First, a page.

The relationship between the public key**, wallet address, and the private key is interconnected.** The public key is derived from the private key, while the wallet address is derived from the public key.

Transactions are directed to the wallet address associated with the public key. The private key gives access and control to the address funds. The seed phrase serves as a backup for the private key, enabling wallet recovery if the private key is lost or forgotten.

It’s important to note that while the public key and wallet address can be openly shared, revealing the private key or seed phrase to others will compromise the wallet’s security and lead to unauthorized access or misuse of all assets.

Therefore, it is crucial to safeguard the private key and seed phrase, keeping them confidential and using them only in trusted environments.

Hierarchical Deterministic (HD) wallets

A few more technical aspects of wallet management. Believe us, it’s important to know. HD wallets are crypto wallets that allow you to manage multiple addresses and private keys within a single wallet. They generate a tree-like structure of keys from a master key or seed phrase.

When you set up an HD wallet, you’ll receive a seed phrase of 12, 18, or 24 words. This phrase serves as a backup for your wallet and can be used to restore all the keys in the wallet. From the seed phrase, the wallet algorithmically derives a master private key using the Hierarchical Deterministic key derivation algorithm. This master key acts as the root of the key hierarchy.

HD wallets

The key hierarchy is structured like a tree, with the master key at the top. The master key generates child keys, which can further generate grandchild keys, and so on. Each key is derived deterministically from its parent key using a specific path and mathematical calculations. As the keys are generated, corresponding crypto addresses are derived from the public keys. These addresses can receive funds or operate in DeFi.

The wallet software uses a key derivation path to determine specific keys for different purposes. Following the path, the wallet can generate other keys for different accounts or purposes while maintaining a deterministic relationship with the master key. With an HD wallet, you can manage multiple keys and addresses easily.

For example, you can generate new receiving addresses for each transaction or DeFi protocol, and the wallet will derive the corresponding private keys based on the hierarchical structure. To ensure backup and recovery, you must securely store the seed phrase. Then, if you lose access to your wallet, you can use the seed phrase to restore the entire key hierarchy and regain control over your funds.

MetaMask Wallet

HD wallets provide improved privacy and simplified backup with easy recovery processes. As a result, they have become widely adopted in the cryptocurrency industry for wallet management.

How to Choose a Wallet

When selecting a cryptocurrency wallet, it’s crucial to consider several factors to ensure security, functionality, and convenience. Here are some essential points to keep in mind:

How to Choose a Wallet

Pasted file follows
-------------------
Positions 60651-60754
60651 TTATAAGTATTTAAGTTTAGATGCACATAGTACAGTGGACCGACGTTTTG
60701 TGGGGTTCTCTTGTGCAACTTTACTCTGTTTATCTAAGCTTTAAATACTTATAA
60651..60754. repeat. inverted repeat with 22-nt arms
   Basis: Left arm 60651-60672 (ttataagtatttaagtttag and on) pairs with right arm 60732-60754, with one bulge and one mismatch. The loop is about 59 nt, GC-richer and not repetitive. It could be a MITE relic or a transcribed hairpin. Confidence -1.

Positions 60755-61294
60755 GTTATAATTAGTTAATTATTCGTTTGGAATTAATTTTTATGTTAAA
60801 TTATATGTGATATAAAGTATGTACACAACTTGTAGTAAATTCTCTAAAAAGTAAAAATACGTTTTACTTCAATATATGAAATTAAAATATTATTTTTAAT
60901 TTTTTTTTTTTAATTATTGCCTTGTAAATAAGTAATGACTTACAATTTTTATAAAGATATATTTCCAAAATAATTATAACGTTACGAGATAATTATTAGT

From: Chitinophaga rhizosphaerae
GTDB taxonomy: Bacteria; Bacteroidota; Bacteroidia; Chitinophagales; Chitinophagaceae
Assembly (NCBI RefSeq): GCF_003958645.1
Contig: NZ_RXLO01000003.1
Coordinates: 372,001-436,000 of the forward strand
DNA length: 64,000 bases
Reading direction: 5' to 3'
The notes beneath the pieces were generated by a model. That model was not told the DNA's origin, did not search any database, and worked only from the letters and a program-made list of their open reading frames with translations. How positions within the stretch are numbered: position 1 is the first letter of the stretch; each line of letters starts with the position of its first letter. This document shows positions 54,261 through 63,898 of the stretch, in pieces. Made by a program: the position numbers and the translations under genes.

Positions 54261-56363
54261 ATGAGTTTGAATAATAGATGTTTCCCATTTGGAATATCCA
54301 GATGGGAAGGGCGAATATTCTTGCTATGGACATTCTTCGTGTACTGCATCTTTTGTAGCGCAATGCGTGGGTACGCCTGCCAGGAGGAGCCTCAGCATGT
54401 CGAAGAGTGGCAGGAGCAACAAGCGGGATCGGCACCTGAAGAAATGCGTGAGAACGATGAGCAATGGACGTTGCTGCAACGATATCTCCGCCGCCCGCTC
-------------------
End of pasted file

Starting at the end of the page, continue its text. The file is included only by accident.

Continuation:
• Security: Prioritize wallets with robust security features such as encryption, two-factor authentication (2FA), biometric authentication, and integration with hardware wallets. Check the wallet’s security track record and whether it has undergone independent security audits.
  • Type of Wallet: Choose between hardware, software, or web extension wallets. Hardware wallets offer the highest level of security by storing private keys offline. Software wallets can be installed on devices, while web extension wallets are accessible through browsers. Consider your security needs and convenience preferences.
  • Supported Cryptocurrencies: Ensure the wallet supports the cryptocurrencies you intend to store or interact with. Some wallets support many coins and tokens, while others are more limited. Check the wallet’s documentation for a list of supported cryptocurrencies.
  • Development Team and Reputation: Research the wallet’s development team and its reputation in the crypto community. Choose wallets developed by reputable companies or individuals known for maintaining and updating their wallets. Community reviews and feedback can offer insights into reliability and trustworthiness.
  • Backup and Recovery: Check if the wallet provides a reliable backup and recovery mechanism. Ideally, the wallet should offer a seed phrase or recovery phrase that allows you to restore it.
  • Additional Features: Consider any additional features or functionalities provided by the wallet. Some wallets offer integrated exchange services, portfolio tracking, staking, or other advanced features that enhance your crypto management experience.
  • Community Support and Updates: Assess the wallet’s community support and frequency of updates. Active community support ensures prompt resolution of issues, while regular updates indicate active maintenance and improvement.
  • Open-Source Nature: Open-source wallets allow the codebase to be audited by the community, adding transparency and security. If transparency and security are essential to you, use open-source wallets.
  • Reviews and Recommendations: Look for reviews and recommendations from reputable sources or trusted individuals in the crypto space. Consider feedback from other users to gain insights into their experiences with the wallet.

Conduct thorough research and choose a wallet that aligns with your security preferences, functionality requirements, and user experience expectations. Always exercise caution, follow best security practices, and secure your wallet and recovery information.

Wallets Hacks

That’s why you should take your choice of wallet seriously! Here are some incidents where cryptocurrency wallets were compromised:

MyEtherWallet (MEW): In 2018, there was an attack on MyEtherWallet users through DNS hijacking. Hackers redirected users to a fake website that looked like a legitimate MEW site. The intention was to trick users into entering their private keys, leading to the theft of their funds. This incident highlighted the importance of verifying website authenticity and being cautious of phishing attempts.